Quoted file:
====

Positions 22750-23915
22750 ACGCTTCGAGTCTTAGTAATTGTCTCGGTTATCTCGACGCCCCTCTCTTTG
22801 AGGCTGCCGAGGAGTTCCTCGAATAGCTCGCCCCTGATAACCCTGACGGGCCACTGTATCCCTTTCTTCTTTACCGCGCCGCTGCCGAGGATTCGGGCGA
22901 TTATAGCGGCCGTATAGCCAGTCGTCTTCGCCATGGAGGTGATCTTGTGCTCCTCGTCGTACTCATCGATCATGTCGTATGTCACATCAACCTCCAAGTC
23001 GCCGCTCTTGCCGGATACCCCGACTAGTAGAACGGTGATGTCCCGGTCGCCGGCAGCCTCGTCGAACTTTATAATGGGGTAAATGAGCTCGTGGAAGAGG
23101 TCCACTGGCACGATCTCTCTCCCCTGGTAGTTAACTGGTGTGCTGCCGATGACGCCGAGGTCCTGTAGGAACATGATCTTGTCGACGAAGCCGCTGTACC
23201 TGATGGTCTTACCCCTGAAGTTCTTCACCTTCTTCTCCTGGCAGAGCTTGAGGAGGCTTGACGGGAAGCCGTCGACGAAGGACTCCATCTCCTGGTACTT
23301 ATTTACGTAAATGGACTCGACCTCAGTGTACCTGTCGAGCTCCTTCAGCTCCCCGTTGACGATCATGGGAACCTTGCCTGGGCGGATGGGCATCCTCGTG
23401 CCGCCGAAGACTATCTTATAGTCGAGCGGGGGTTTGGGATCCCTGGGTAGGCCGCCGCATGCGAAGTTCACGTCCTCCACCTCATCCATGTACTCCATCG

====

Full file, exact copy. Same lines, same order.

Positions 22750-23915
22750 ACGCTTCGAGTCTTAGTAATTGTCTCGGTTATCTCGACGCCCCTCTCTTTG
22801 AGGCTGCCGAGGAGTTCCTCGAATAGCTCGCCCCTGATAACCCTGACGGGCCACTGTATCCCTTTCTTCTTTACCGCGCCGCTGCCGAGGATTCGGGCGA
22901 TTATAGCGGCCGTATAGCCAGTCGTCTTCGCCATGGAGGTGATCTTGTGCTCCTCGTCGTACTCATCGATCATGTCGTATGTCACATCAACCTCCAAGTC
23001 GCCGCTCTTGCCGGATACCCCGACTAGTAGAACGGTGATGTCCCGGTCGCCGGCAGCCTCGTCGAACTTTATAATGGGGTAAATGAGCTCGTGGAAGAGG
23101 TCCACTGGCACGATCTCTCTCCCCTGGTAGTTAACTGGTGTGCTGCCGATGACGCCGAGGTCCTGTAGGAACATGATCTTGTCGACGAAGCCGCTGTACC
23201 TGATGGTCTTACCCCTGAAGTTCTTCACCTTCTTCTCCTGGCAGAGCTTGAGGAGGCTTGACGGGAAGCCGTCGACGAAGGACTCCATCTCCTGGTACTT
23301 ATTTACGTAAATGGACTCGACCTCAGTGTACCTGTCGAGCTCCTTCAGCTCCCCGTTGACGATCATGGGAACCTTGCCTGGGCGGATGGGCATCCTCGTG
23401 CCGCCGAAGACTATCTTATAGTCGAGCGGGGGTTTGGGATCCCTGGGTAGGCCGCCGCATGCGAAGTTCACGTCCTCCACCTCATCCATGTACTCCATCG